Category Archives: English for Progress Policy Dialogue

How to teach the phonemic script

Every ESL teacher knows that teaching the phonemic script is indispensable. The best way to start off is to make sure that students are aware that the phonemic script can be divided into three main components – vowels, diphthongs and consonants.

The teacher can start with one at a time; usually consonants are the easiest to start with. Lay stress on certain difficult consonants based on the student’s first language. These are often the th, v/w, r, s/sh, z/zh and p/b sounds

The vowels can be broken up into short and long vowel sounds and can be taught through drama techniques. The teacher could make up a poem such as the pin on the tree, the bush like the boot.

Done with a lot of action, this can be enjoyed by both children and adults. So, the phonemic script need not only be taught with the mouth, jaw, tongue movements but the entire body can be a part of it.

Teachers can a few tricks that are listed out here. It has individual sounds of the entire phonemic script and three words with that particular sound in it.

Post by: Veera Sabzeh, Teacher of English, British Council Hyderabad

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BPOs and English Language Teaching

Automatic-linguistic-articulated-recognition-modulations (ALARM) is now the standard software system (retail INR 1,50,000 per month by licence from the Vocal Algorithmic and Synthesis for Customer Organisation (VASCO, a reference to that other pioneering globaliser Vasco da Gama)) in the Business Process Outsourcing industry. Customers call in, and remember the customer is all, and an ‘advisor’ responds to their business query: a cash transfer request, where the nearest (and by now dwindling) physical presence of the local bank branch is – UNESCO has only recently awarded heritage status to the long-demolished site of the first ExisCo Bank in Bandra West – a 3D-printed credit statement with free hologram paperweight; and no common language is shared by customer or advisor.

VASCO has levelled the linguistic ghats and Himalayas. A Voice Modulation and Synthesis node, a prosthetic vocal modulator secreted behind the epiglottis of the advisor, automatically translates what the customer states, interprets its essence syntactically, semantically, and functionally, and translates back from the advisor’s first language into a dialectically nuanced yet perfect version of the customer’s first language. Hey presto! Local language Mother Tongues are preserved from extinction, all thanks to the wonders of technology – where Global English, as was, now it’s Global Culture Neutral (GCN), an acultural, non-offensive, knowledge-based, audience-driven, process-centred, profit-assured lingua franca, rules the airwaves – but I wonder if King George VII would understand it.

Or so we may have it.

Acronyms, pioneering future projects, treading a fine line between utopia and dystopia, process reconciliation versus customer service – all these coalesce into the model-heavy world of the BPO. At times both anachronistic in terms of what is worst about what came out of the 1980s but steadfastly resilient about its reach into the future, the BPO is a grey entity that hides a vibrant core. It’s the worst example of a depersonalised nomenclature for a thriving industry of thousands, hundreds of thousands of eager workers, trying their hardest to do the most difficult job on the planet – keeping a customer happy on someone else’s behalf. In fact, BPOs, as an idea, like any company for that matter – and by company I mean its logo, its reputation, its marketing, its vision – does not in reality exist. It’s a combination of technology, bricks and mortars, and young beating hearts with a job to do.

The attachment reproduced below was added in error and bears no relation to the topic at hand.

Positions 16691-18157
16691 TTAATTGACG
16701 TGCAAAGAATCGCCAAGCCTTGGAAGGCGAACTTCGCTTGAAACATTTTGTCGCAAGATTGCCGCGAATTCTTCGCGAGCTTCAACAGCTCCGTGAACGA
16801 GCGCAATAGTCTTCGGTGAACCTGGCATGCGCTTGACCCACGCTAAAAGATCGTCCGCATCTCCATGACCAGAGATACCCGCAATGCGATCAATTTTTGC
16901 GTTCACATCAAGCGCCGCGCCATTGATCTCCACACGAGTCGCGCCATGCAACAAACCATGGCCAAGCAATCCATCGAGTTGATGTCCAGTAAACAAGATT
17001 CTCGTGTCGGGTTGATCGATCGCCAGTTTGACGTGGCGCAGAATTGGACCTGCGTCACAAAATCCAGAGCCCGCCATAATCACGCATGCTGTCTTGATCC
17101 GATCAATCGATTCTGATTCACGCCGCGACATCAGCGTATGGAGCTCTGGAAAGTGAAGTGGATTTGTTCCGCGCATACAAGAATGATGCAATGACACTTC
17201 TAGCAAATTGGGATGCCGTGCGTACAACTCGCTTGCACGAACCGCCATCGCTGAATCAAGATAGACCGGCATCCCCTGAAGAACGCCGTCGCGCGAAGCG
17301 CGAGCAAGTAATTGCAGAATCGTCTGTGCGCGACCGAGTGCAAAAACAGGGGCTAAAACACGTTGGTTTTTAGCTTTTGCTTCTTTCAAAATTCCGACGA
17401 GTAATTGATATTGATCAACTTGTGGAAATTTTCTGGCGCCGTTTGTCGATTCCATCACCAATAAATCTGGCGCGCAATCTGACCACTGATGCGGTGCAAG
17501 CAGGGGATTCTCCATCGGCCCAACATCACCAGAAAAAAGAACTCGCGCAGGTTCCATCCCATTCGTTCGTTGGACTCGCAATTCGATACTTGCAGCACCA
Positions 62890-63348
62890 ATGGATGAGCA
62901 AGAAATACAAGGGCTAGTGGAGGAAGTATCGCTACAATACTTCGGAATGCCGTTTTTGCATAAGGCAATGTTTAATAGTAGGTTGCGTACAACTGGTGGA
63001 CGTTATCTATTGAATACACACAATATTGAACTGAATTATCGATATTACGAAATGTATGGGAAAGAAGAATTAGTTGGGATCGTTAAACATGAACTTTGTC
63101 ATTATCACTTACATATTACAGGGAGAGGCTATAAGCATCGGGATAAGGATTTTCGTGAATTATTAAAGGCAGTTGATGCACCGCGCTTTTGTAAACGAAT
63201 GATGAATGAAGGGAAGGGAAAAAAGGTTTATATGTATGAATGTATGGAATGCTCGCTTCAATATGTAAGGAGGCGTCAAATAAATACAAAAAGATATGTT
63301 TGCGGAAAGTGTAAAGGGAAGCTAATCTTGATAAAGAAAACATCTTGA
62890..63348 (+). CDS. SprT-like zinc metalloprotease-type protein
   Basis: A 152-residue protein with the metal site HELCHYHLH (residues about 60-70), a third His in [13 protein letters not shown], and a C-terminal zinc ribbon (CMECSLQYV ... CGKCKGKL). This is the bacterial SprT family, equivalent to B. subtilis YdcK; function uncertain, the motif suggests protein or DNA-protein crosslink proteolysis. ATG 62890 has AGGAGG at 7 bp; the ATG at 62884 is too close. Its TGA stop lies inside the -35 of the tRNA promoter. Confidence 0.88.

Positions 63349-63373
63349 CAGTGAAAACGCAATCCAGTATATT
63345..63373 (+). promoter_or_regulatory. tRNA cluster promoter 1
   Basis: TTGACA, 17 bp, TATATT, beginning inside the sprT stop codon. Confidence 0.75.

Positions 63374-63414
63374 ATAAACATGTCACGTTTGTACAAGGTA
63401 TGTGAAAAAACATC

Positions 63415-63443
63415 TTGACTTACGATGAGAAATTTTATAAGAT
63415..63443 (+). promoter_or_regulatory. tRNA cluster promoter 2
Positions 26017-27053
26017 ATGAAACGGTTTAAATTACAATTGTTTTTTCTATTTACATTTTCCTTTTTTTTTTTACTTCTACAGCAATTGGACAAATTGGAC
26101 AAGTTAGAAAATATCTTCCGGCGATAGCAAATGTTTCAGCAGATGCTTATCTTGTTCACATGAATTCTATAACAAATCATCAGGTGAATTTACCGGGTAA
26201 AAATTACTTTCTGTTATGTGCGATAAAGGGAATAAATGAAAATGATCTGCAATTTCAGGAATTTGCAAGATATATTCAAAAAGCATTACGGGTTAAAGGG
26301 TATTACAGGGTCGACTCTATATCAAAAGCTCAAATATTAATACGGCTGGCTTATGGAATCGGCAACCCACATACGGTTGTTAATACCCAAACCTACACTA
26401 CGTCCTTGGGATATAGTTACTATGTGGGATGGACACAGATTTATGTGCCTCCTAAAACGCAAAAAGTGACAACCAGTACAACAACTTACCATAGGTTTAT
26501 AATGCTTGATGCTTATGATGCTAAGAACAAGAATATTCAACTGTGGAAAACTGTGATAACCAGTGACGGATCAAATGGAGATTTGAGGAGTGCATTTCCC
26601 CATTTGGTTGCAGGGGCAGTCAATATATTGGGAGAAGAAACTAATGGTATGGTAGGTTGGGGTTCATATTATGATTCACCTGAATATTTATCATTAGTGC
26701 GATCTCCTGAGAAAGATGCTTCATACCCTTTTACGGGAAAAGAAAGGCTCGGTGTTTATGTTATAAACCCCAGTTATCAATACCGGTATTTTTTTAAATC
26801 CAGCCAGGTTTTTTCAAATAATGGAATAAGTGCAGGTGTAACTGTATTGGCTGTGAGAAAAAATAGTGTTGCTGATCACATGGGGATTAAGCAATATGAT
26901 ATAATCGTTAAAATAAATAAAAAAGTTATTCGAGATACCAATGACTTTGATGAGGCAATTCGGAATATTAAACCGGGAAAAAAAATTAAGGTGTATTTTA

I have been training in a large-scale BPO for several months now, and it’s a tough job.  My task is to manage the training of 4 communication coaches in two sites – 2 each in Malad, Mumbai, and Noida in New Delhi. These coaches in turn train and coach up to 20 team leaders, who in turn train up to 1,400 advisors who are performing in what is known as the bottom quartile – the low-performers. What determines this performance status is the all-powerful Customer Satisfaction Survey: the C-SAT. This metric thunders up and down the training vertical, pushing for an ever-deepening imprint.

And it’s in this world that higher education meets a potential rival. With a dearth of decent language schools, beyond the mom and pop IELTS shops, and the IB schools ploughing its own furrow to an international education or a home-spun B-school, many established or hopeful English Language trainers find themselves in this parallel ELT-universe: no informed eclecticism here, no free-wheeling experimentation with the silent way or lexical approach, but rather a product- and process-driven formalisation of English language teaching, stapled together winningly (it could never be otherwise) with faintly worrying terms like Accent Neutralisation, and soft-pedalling its merry way to a Brave New World.

Whether, from today’s possibility-driven vantage point, this appears as a Future Perfect, or from that very future looking back to what we are starting to lose today, a more nostalgic Past Simple can be discerned, the admixture is a forceful voice in giving us a clue as to how language is itself becoming a tool and skill-set, quite removed from the innocence of just communicating with one another.

Post by: Richard Hunt

Corporate Training Consultant, British Council, Mumbai